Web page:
Simplicity appeals to the lazy person

April 4, 2007

I am lazy, I admit it.  I hate mowing, weed-eating, edging the lawn.  Not only does the lawn take precious resources in water to keep it green but it takes precious time.  From April to November, my husband spends a minimum of 2 hours a week mowing, weed-eating, edging, and more if watering is necessary, which it usually is in our drought prone part of the world.  Every spring we spend 2 days spreading an organic compost top dressing to feed it and keep it healthy.  Every summer we spend hours fretting over the brown patch or the chinch bug invasion.

No more I say!  I am throwing off the chains of suburban lawn and reclaiming my husband!   Last year we were too lazy and too environmentally conscious to water it as much as it needed to be watered and some horrid disease came in and killed half the lawn.  Hooray, bloody good job!  Except my HOA doesn’t agree that a dead lawn is a good thing, no matter how environmentally concious no grass may be.  And I admit, I like having a neat and tidy lawn.  I cringe when I see the big brown dead grass…..

I am taking this opportunity to replace the water and time sucking hog of lawn with a few large native beds, a la English cottage garden, and a hybridized version of a native prairie buffalo grass called Turffalo grass.   Turffalo was developed by Texas Tech University who was trying to find a good turf grass that was environmentally responsible.  The traditional St. Augustine grass used in Texas, most of which suffers extreme drought periods, was originally developed for Florida – which doesn’t suffer the same dry/hot cycles.   Turffalo, like its parent, traditional buffalo grass is slow growing vertically and only reaches a maximum 3 inch height, which means less mowing and much less weed-eating.  It requires much less water (2 inches a month to stay green) than its rival St. Augustine (12-17 inches of water a month).  It will also require much less work in the spring and during feeding time because it is native to our area.  My native beds will be wildlife friendly and waterwise.  We will plant butterfly host and nectar plants, berry bearing bushes for the birds and beautiful native hummingbird attractors, many of which we already have in our backyard wildlife habitat which will be used for reproducing these natural, native beauties.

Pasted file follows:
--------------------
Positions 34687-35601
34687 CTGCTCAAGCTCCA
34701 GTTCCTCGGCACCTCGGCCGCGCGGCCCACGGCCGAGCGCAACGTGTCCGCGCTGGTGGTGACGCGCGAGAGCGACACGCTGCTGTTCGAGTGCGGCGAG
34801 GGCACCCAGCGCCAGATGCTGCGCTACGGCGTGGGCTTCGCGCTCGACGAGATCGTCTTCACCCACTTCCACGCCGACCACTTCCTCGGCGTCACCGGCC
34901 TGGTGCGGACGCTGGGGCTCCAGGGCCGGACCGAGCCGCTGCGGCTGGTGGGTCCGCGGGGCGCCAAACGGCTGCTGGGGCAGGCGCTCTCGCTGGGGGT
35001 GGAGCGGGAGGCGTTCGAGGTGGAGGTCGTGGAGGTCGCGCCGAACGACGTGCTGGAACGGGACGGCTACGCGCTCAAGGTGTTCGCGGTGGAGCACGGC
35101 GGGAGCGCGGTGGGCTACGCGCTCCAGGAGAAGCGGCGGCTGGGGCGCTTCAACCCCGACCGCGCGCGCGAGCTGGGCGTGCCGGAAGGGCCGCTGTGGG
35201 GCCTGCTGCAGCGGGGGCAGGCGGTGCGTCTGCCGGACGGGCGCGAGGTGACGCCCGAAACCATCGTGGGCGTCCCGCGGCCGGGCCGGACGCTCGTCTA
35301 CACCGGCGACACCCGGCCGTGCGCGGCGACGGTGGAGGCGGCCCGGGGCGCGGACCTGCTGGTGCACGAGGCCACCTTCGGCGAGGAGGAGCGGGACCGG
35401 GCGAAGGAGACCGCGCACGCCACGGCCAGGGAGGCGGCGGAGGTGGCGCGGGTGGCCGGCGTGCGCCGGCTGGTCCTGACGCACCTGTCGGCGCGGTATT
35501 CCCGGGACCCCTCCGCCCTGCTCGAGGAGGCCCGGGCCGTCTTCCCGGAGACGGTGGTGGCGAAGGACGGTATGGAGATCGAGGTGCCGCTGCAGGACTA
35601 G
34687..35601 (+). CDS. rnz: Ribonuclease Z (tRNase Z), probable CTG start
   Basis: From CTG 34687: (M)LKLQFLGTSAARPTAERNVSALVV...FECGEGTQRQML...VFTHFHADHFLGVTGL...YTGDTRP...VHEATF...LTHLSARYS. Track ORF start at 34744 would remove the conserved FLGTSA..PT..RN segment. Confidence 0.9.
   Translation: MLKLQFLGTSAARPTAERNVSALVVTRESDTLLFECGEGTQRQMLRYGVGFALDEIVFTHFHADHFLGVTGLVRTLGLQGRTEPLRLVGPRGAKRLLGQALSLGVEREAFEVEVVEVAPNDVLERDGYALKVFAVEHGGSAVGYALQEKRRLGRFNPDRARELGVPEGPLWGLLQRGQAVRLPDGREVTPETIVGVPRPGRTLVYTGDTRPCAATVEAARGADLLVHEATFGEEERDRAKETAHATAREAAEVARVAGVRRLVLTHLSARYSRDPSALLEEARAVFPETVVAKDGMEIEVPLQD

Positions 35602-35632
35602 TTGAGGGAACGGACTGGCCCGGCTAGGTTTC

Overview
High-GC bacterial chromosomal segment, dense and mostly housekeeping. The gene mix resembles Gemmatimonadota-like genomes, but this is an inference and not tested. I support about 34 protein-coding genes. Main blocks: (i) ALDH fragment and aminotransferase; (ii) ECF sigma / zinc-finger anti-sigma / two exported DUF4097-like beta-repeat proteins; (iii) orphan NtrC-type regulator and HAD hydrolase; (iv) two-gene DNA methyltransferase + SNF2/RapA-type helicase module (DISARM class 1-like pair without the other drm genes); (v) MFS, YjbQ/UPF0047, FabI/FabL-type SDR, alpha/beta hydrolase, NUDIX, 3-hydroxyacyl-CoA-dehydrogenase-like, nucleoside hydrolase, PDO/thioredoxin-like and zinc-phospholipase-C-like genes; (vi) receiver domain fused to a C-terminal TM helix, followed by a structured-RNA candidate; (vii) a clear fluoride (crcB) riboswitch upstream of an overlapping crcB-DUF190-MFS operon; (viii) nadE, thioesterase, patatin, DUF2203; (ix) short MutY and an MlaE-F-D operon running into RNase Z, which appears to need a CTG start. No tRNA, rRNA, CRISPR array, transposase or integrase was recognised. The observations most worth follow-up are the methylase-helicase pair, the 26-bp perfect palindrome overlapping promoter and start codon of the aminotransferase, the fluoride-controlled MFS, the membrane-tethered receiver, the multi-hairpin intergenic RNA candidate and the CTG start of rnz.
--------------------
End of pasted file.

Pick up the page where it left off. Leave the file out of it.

While my neighbors are out caught in the slavery cycle of lawn care this summer,  my husband and I will be sipping martinis on the patio or hanging at the pool with the boy and his friends.  

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